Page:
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Andrey Zvyagintsev's Cannes Selected 'Leviathan' Gets a Us Trailer

29 August 2014 9:57 AM, PDT | firstshowing.net | See recent FirstShowing.net news »

Following yesterday's Us trailer for the Cannes Palme d'Or prize-winning film Winter Sleep, we have another much buzzed about title from the French showcase of cinema debuting a trailer. This year, Russian filmmaker Andrey Zvyagintsev (The Return, Elena) returned to Cannes with his drama Leviathan, the story that is described as a gripping parable of class, faith and corruption, centering on a land dispute between a small-time mechanic and his local authorities that reaps unimaginable consequences. The film is actually inspired by the Biblical tale of Job, and looks like a provocative, masterfully shot piece of cinema. Here's the first trailer for Andrey Zvyagintsev's Leviathan from Palace Films: Kolia (Alexey Serebryakov) lives in a coastal village near the Barents Sea in Northern Russia, running an auto-repair shop, shared with young wife Lilya (Elena Lyadova) and his teenage son. Suddenly they find their lives and home threatened as Vadim Sergeyich »

- Ethan Anderton

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Watch a New, English Subtitled Trailer for 'Leviathan', Cannes Best Screenplay Winner

29 August 2014 8:41 AM, PDT | Rope of Silicon | See recent Rope Of Silicon news »

I'd never seen any of director Andrey Zvyagintsev's work prior to seeing Leviathan (Leviafan), winner for Best Screenplay at this year's Cannes Film Festival, last week. Not The Return nor Elena, but this is clearly the work of a master storyteller, but it is a dark piece of work that balances corrupt Russian politics with religion and a whole lot of vodka. Today a subtitled trailer for the film arrives giving you a hint of what to expect from the nearly 150-minute drama. Here's the official plot synopsis: Kolia lives in a small town near the Barents Sea, in North Russia. He has his own auto-repair shop. His shop stands right next to the house where he lives with his young wife Lilya and his son from a previous marriage Roma. Vadim Shelevyat, the Mayor of the town, wants to take away his business, his house and his land. »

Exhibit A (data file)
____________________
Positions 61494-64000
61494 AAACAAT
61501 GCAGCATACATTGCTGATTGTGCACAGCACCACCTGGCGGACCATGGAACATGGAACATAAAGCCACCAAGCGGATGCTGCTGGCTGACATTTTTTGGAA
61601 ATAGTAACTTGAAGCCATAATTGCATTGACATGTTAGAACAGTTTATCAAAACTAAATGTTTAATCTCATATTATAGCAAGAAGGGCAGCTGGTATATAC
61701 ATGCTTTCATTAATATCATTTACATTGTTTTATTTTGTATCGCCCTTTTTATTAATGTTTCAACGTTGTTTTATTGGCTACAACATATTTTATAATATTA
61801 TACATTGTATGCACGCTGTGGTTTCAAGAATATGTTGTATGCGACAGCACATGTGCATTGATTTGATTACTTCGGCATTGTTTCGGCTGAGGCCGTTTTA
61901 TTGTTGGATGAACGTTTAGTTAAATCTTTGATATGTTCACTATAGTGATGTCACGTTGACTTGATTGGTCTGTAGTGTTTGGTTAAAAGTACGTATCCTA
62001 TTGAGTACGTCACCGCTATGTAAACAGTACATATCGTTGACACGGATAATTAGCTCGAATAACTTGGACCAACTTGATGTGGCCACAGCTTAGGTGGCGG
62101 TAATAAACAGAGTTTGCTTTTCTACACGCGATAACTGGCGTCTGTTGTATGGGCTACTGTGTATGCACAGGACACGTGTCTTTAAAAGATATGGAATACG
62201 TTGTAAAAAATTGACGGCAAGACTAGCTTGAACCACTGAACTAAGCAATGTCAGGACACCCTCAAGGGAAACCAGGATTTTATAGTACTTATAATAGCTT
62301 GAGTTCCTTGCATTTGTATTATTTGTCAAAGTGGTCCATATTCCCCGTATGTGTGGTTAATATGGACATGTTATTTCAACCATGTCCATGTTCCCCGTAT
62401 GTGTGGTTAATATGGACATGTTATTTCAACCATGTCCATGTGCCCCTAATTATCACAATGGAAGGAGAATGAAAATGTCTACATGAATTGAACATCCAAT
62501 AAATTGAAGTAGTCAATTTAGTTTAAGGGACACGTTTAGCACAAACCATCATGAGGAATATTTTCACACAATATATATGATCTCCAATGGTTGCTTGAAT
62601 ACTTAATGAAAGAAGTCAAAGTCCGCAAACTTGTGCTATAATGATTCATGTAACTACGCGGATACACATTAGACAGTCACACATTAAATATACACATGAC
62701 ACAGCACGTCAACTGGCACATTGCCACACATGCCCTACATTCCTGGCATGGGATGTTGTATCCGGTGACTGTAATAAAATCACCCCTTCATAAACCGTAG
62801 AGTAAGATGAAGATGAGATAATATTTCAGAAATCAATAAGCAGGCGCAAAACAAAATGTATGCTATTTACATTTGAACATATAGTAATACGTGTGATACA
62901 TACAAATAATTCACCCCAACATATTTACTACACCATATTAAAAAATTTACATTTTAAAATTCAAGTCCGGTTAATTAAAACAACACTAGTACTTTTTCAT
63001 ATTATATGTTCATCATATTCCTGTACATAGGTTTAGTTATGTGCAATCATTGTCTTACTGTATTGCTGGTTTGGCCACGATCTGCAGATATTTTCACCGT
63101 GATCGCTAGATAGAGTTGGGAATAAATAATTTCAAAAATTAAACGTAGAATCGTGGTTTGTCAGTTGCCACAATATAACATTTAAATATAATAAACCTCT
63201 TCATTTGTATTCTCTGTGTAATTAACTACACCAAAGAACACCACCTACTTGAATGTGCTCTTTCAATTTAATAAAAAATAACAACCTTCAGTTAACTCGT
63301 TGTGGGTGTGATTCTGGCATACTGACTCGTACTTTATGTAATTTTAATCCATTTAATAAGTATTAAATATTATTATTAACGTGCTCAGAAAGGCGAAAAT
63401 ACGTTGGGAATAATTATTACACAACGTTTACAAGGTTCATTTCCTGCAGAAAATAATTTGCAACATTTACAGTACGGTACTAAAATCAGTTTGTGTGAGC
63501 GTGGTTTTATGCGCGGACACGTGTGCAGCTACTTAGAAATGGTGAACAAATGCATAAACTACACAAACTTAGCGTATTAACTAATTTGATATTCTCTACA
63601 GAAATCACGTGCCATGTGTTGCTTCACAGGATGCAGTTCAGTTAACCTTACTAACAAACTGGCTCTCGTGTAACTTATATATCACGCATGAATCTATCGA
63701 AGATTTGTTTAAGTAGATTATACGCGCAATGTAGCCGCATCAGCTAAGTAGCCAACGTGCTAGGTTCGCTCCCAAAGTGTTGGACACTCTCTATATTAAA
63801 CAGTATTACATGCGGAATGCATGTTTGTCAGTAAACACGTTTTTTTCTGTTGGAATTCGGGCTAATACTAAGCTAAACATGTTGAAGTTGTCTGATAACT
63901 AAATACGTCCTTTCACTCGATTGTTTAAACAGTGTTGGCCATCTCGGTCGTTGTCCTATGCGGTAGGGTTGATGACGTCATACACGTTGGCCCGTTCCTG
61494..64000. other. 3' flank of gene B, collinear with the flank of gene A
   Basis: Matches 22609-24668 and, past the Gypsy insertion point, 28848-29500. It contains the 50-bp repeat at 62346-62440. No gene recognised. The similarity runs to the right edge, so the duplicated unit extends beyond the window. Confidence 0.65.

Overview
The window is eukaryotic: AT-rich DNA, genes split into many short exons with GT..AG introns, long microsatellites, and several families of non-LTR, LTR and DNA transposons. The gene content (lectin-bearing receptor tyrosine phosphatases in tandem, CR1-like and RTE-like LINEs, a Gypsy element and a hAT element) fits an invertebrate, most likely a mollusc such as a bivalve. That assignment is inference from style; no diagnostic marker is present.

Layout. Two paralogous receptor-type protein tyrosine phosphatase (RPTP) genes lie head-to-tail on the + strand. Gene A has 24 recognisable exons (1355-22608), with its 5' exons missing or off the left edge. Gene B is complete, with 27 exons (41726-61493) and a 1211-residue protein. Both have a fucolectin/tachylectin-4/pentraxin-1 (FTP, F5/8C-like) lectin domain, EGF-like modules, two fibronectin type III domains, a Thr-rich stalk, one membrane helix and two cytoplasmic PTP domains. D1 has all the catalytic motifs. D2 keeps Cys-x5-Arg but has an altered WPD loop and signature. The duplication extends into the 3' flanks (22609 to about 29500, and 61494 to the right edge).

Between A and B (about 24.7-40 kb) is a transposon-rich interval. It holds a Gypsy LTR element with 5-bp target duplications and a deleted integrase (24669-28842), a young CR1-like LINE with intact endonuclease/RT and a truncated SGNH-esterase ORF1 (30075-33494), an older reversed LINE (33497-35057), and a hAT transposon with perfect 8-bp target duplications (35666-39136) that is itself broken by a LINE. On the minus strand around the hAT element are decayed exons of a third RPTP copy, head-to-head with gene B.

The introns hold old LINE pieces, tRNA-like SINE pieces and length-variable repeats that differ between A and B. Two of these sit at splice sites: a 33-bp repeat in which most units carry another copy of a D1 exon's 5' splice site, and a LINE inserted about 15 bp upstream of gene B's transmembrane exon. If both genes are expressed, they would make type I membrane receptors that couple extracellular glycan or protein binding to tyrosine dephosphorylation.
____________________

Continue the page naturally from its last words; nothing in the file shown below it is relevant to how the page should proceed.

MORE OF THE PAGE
- Brad Brevet

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Zvyagintsev: Leviathan seed was 'killdozer'

30 July 2014 2:23 AM, PDT | ScreenDaily | See recent ScreenDaily news »

The Motovun honoree talks about the inspirations for Cannes award winner Leviathan.

Andrey Zvyagintsev’s Cannes best screenplay award winner Leviathan is a tale of Putin-era Russian corruption set in a remote, atmospheric peninsula on the Barents Sea.

But the script’s origins were inspired by incidents much further away.

Zvyagintsev tells Screen he was initially inspired by the “killdozer” case in Colorado in 2004. Marvin John Heemeyer, an auto repair shop owner, had an ongoing zoning dispute with local authorities —  he used a modified bulldozer to demolish the town hall and former mayor’s house among other buildings, before killing himself.

“I first heard about the story in 2008, when I was in New York filming New York, I Love You. I liked this story of a struggle of a small man against the system.” Over the next six years, he worked on the script that would eventually become Leviathan.

“In that period a lot of things happened »

- wendy.mitchell@screendaily.com (Wendy Mitchell)

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Zvyagintsev: seed of Leviathan was 'killdozer'

30 July 2014 2:23 AM, PDT | ScreenDaily | See recent ScreenDaily news »

The Motovun honoree talks about the inspirations for Cannes award winner Leviathan.

Andrey Zvyagintsev’s Cannes best screenplay award winner Leviathan is a tale of Putin-era Russian corruption set in a remote, atmospheric peninsula on the Barents Sea.

But the script’s origins were inspired by incidents much further away.

Zvyagintsev tells Screen he was initially inspired by the “killdozer” case in Colorado in 2004. Marvin John Heemeyer, an auto repair shop owner, had an ongoing zoning dispute with local authorities —  he used a modified bulldozer to demolish the town hall and former mayor’s house among other buildings, before killing himself.